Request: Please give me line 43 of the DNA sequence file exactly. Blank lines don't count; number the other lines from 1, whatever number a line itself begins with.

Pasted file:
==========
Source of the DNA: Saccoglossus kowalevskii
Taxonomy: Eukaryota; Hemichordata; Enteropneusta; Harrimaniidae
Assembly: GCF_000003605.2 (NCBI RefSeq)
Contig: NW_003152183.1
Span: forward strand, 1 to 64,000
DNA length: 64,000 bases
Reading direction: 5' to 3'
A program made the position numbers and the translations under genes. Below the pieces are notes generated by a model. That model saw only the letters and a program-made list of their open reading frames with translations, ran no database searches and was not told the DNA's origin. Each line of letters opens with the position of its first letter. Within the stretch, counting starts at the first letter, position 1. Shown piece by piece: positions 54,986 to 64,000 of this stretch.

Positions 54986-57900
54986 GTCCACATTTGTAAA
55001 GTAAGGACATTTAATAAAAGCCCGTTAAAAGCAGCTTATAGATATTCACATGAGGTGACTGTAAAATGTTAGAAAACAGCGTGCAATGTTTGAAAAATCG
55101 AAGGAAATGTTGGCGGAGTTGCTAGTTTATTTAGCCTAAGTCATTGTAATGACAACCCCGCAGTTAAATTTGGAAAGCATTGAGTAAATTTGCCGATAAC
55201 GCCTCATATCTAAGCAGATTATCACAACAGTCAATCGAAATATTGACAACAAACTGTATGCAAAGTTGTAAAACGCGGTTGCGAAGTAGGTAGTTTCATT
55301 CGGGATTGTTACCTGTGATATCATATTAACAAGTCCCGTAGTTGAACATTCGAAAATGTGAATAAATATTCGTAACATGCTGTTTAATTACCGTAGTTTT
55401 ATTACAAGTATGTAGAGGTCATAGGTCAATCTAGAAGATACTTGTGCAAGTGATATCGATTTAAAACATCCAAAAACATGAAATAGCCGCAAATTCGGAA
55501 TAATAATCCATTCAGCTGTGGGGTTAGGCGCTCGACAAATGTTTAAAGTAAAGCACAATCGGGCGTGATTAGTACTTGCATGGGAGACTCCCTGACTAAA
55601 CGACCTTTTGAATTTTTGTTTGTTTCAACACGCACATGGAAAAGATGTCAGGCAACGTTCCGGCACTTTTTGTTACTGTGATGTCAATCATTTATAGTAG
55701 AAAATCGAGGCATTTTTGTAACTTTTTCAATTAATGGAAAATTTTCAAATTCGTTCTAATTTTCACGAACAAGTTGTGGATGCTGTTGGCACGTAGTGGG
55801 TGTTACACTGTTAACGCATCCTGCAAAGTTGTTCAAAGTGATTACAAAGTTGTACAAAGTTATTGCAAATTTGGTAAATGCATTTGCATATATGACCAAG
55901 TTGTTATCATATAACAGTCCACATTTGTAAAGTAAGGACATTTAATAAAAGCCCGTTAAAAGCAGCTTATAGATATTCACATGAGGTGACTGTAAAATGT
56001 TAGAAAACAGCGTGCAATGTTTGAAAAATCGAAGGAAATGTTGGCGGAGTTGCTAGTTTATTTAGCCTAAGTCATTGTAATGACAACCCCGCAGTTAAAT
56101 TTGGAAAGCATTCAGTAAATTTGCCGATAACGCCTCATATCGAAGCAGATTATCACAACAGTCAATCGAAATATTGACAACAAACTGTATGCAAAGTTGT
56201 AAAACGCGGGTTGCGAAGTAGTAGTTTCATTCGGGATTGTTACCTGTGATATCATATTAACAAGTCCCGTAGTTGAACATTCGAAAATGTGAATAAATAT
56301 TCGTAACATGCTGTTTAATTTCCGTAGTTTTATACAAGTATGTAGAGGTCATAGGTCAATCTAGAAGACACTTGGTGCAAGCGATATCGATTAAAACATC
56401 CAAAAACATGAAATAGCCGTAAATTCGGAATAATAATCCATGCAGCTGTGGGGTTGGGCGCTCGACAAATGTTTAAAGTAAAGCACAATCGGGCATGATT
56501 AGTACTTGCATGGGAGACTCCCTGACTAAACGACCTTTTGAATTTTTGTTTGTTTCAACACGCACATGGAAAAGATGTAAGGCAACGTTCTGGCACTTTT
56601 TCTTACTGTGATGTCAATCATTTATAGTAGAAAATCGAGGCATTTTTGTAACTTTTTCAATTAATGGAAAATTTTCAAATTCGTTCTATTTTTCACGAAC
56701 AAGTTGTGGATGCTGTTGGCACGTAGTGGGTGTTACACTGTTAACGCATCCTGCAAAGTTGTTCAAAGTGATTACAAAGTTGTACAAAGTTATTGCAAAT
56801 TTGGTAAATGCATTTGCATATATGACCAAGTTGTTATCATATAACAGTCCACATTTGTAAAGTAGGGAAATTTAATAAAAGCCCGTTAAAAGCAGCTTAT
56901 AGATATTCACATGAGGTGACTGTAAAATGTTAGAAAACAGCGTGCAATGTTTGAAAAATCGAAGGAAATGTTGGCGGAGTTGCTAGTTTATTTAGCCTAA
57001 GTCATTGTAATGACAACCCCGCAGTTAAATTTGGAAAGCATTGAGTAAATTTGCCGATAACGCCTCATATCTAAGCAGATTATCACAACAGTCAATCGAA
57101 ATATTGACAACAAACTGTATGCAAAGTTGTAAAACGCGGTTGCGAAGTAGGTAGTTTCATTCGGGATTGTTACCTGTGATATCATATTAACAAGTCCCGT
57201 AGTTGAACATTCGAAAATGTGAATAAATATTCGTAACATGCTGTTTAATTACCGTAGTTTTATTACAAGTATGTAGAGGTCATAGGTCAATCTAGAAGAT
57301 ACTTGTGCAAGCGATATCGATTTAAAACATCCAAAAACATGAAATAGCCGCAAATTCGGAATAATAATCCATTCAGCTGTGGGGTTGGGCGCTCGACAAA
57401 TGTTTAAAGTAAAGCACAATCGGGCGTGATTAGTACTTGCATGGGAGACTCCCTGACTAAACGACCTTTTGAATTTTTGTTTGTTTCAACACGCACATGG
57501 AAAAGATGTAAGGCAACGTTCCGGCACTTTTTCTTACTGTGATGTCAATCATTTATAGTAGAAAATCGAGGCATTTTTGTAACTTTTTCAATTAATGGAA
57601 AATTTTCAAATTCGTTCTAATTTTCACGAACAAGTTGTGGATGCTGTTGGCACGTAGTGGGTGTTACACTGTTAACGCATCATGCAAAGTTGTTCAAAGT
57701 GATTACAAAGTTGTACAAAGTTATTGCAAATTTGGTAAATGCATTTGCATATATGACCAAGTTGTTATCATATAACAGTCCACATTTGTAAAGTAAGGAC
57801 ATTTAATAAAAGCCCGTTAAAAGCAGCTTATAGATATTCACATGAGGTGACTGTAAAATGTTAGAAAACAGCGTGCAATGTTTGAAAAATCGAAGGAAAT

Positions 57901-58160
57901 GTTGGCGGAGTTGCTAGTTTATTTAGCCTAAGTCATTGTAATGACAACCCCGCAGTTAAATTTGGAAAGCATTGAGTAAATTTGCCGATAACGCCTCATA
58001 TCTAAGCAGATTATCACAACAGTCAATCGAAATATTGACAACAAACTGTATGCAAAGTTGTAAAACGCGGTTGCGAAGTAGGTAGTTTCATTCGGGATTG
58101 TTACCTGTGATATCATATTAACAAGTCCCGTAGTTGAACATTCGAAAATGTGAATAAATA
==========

58101 TTACCTGTGATATCATATTAACAAGTCCCGTAGTTGAACATTCGAAAATGTGAATAAATA